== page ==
Federal Judge Orders FDA to Freeze Approval of Abortion Pill Mifepristone

Federal Judge Orders FDA to Freeze Approval of Abortion Pill Mifepristone
A woman looks at an abortion pill—RU-486, or mifepristone—displayed on a smartphone in Arlington, Va., on May 8, 2020. (Olivier Douliery/AFP via Getty Images)
Mimi Nguyen Ly

A federal judge in Texas, in an unprecedented move, has ordered the U.S. Food and Drug Administration (FDA) to temporarily halt its approval of mifepristone, a drug used for abortion.

U.S. District Judge Matthew J. Kacsmaryk, a Trump appointee in Amarillo, Texas, signed an injunction directing the FDA to stay mifepristone’s approval, while the lawsuit that challenges the safety and approval of the drug continues.

Kacsmaryk said the FDA had ignored risks in approving the drug. “The Court does not second-guess FDA’s decision-making lightly,” reads the decision Friday (pdf). “But here, FDA acquiesced on its legitimate safety concerns—in violation of its statutory duty—based on plainly unsound reasoning and studies that did not support its conclusions.

“There is also evidence indicating FDA faced significant political pressure to forego its proposed safety precautions to better advance the political objective of increased ‘access’ to chemical abortion—which was the ’whole idea of mifepristone.'”

Kacsmaryk’s decision will not take effect for one week, allowing time for federal lawyers representing the Biden administration and FDA to file an emergency appeal.

The case may possibly eventually end up at the U.S. Supreme Court.

There is essentially no precedent for a lone judge overruling the decisions of the FDA.

The FDA said on Saturday that it appealed the decision and insisted that the abortion drug was “safe and effective.”

“FDA approved Mifeprex more than 20 years ago based on a comprehensive review of the scientific evidence available and determined that it was safe and effective,” the agency said in a statement. “FDA stands behind its determination.”

The immediate impact of the ruling was unclear.

Mifepristone, which has been widely used in the United States since 2000, is part of a chemical abortion process designed to kill an unborn child in pregnancies up to 10 weeks. It is also sometimes used for women who have miscarriages.

Chemical abortion, also referred to by other terms such as “abortion by medication,” is the most popular method of abortion in the United States, comprising more than half of total U.S. abortions.

It involves a two-drug regimen. Specifically, mifepristone blocks progesterone, thereby depriving the unborn child of nutrients needed to stay alive, and stops the pregnancy from progressing. A second drug, misoprostol, induces labor to expel the unborn child.

Mifepristone (Mifeprex) and Misoprostol, the two drugs used in a chemical abortion, are seen at the Women's Reproductive Clinic in Santa Teresa, N.M., on June 17, 2022. (Robyn Beck/AFP/Getty Images)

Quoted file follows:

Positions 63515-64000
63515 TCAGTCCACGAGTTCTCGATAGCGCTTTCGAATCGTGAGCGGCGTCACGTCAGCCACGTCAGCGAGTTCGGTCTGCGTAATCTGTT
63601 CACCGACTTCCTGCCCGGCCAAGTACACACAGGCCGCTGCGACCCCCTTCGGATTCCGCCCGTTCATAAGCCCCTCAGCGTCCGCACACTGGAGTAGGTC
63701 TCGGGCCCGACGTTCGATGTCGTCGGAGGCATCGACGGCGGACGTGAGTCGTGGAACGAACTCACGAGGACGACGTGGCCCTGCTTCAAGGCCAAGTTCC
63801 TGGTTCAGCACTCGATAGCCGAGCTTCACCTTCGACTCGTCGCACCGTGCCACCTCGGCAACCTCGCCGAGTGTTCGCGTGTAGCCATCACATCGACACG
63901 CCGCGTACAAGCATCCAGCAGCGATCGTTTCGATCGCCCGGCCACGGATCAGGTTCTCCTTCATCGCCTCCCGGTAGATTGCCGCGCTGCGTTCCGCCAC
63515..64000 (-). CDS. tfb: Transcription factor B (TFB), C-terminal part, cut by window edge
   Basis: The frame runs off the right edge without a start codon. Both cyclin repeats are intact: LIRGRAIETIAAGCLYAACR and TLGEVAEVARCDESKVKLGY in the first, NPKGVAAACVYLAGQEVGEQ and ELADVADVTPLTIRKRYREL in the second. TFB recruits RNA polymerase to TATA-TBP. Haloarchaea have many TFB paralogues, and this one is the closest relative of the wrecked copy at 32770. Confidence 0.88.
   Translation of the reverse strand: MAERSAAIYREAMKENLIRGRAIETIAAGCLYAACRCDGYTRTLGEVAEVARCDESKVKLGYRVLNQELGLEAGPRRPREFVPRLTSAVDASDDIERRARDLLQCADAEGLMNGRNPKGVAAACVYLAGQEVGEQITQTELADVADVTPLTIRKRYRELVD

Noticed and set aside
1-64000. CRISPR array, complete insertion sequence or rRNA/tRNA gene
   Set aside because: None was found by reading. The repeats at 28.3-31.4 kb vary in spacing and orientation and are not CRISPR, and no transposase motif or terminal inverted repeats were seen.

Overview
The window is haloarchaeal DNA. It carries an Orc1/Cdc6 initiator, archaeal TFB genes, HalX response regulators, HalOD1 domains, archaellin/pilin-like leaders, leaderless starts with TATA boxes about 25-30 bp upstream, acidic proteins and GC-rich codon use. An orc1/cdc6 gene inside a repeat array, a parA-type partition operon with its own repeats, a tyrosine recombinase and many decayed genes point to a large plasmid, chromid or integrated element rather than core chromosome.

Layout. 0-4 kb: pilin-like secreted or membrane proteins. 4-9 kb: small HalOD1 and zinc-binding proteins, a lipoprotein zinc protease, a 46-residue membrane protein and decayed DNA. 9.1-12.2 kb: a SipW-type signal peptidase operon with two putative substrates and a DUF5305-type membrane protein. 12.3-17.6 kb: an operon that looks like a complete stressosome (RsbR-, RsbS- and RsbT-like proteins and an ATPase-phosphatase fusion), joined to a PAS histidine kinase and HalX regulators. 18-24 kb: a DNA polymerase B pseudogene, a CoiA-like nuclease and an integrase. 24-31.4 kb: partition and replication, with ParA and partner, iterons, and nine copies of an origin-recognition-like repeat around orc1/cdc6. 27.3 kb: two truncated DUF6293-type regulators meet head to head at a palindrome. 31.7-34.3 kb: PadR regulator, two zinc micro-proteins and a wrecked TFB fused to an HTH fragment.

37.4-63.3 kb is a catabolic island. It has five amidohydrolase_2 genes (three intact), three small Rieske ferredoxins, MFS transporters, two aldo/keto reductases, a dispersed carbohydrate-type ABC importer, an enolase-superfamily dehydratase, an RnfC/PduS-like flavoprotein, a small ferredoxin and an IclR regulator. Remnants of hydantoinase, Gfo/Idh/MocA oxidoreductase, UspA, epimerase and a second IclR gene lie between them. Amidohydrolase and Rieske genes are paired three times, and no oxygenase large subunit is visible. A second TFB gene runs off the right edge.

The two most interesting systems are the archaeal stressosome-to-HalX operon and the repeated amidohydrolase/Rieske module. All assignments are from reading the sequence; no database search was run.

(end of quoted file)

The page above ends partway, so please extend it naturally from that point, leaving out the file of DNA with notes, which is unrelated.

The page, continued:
Mifepristone (Mifeprex) and Misoprostol, the two drugs used in a chemical abortion, are seen at the Women's Reproductive Clinic in Santa Teresa, N.M., on June 17, 2022. (Robyn Beck/AFP/Getty Images)
Mifepristone is for now available as a generic drug, and also available under the brand name Mifeprex. In January, the FDA said the Biden administration is allowing mifepristone to be dispensed at retail pharmacies. The move faced criticisms from attorney generals from 22 U.S. states, who called it illegal and dangerous.

Clinics and doctors that prescribe the two-drug combination have said that if mifepristone were pulled from the market, they would switch to using only the second drug, misoprostol. That single-drug approach has a slightly lower rate of effectiveness in ending pregnancies, but it is widely used in countries where mifepristone is illegal or unavailable.

Kacsmaryk’s ruling comes in a lawsuit filed in November 2022 by the Alliance Defending Freedom. The group alleged the FDA’s initial approval of mifepristone in 2000 was flawed because it did not adequately review its safety risks when used by girls under age 18 to terminate a pregnancy.

The Biden administration, in response to the lawsuit, said the FDA’s approval was supported by science, and that the legal challenge comes too late.

Alliance Defending Freedom Senior Counsel Erik Baptist called the decision Friday “a significant victory” for the health and safety of women and girls.

“By illegally approving dangerous chemical abortion drugs, the FDA put women and girls in harm’s way, and it’s high time the agency is held accountable for its reckless actions,” he said in a statement.

“Pregnancy is not an illness, and chemical abortion drugs don’t provide a therapeutic benefit—they can pose serious and life-threatening complications to the mother, in addition to ending a baby’s life. The FDA never had the authority to approve these hazardous drugs and remove important safeguards.”

The case is Alliance for Hippocratic Medicine v. U.S. Food and Drug Administration.

Currently, 16 U.S. states have laws targeting chemical abortion.

With limited exceptions, abortions are illegal or are unavailable in 14 U.S. states: Alabama, Arkansas, Idaho, Kentucky, Louisiana, Mississippi, Missouri, North Dakota, Oklahoma, South Dakota, Tennessee, Texas, West Virginia, and Wisconsin.

The Associated Press contributed to this report.
Mimi Nguyen Ly covers U.S. and world news.
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